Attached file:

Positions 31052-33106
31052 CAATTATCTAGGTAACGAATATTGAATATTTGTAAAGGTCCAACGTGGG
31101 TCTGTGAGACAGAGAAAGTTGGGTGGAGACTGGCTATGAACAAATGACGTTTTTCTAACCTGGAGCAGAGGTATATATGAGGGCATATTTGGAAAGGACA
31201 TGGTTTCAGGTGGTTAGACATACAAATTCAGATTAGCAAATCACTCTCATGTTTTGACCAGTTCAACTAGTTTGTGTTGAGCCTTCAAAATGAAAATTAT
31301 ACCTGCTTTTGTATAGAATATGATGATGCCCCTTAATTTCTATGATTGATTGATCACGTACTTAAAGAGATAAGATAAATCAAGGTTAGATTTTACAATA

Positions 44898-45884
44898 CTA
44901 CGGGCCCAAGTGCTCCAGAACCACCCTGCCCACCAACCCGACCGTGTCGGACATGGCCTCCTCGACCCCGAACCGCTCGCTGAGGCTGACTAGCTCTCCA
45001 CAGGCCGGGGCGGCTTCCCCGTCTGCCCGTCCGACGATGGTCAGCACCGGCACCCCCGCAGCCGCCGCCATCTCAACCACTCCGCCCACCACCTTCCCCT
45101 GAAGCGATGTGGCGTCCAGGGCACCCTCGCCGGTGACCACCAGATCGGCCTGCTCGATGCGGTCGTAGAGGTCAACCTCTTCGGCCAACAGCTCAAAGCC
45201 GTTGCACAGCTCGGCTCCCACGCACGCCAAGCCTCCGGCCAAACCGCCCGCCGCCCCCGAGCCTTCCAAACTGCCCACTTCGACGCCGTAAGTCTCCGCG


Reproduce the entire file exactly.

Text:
Positions 31052-33106
31052 CAATTATCTAGGTAACGAATATTGAATATTTGTAAAGGTCCAACGTGGG
31101 TCTGTGAGACAGAGAAAGTTGGGTGGAGACTGGCTATGAACAAATGACGTTTTTCTAACCTGGAGCAGAGGTATATATGAGGGCATATTTGGAAAGGACA
31201 TGGTTTCAGGTGGTTAGACATACAAATTCAGATTAGCAAATCACTCTCATGTTTTGACCAGTTCAACTAGTTTGTGTTGAGCCTTCAAAATGAAAATTAT
31301 ACCTGCTTTTGTATAGAATATGATGATGCCCCTTAATTTCTATGATTGATTGATCACGTACTTAAAGAGATAAGATAAATCAAGGTTAGATTTTACAATA

Positions 44898-45884
44898 CTA
44901 CGGGCCCAAGTGCTCCAGAACCACCCTGCCCACCAACCCGACCGTGTCGGACATGGCCTCCTCGACCCCGAACCGCTCGCTGAGGCTGACTAGCTCTCCA
45001 CAGGCCGGGGCGGCTTCCCCGTCTGCCCGTCCGACGATGGTCAGCACCGGCACCCCCGCAGCCGCCGCCATCTCAACCACTCCGCCCACCACCTTCCCCT
45101 GAAGCGATGTGGCGTCCAGGGCACCCTCGCCGGTGACCACCAGATCGGCCTGCTCGATGCGGTCGTAGAGGTCAACCTCTTCGGCCAACAGCTCAAAGCC
45201 GTTGCACAGCTCGGCTCCCACGCACGCCAAGCCTCCGGCCAAACCGCCCGCCGCCCCCGAGCCTTCCAAACTGCCCACTTCGACGCCGTAAGTCTCCGCG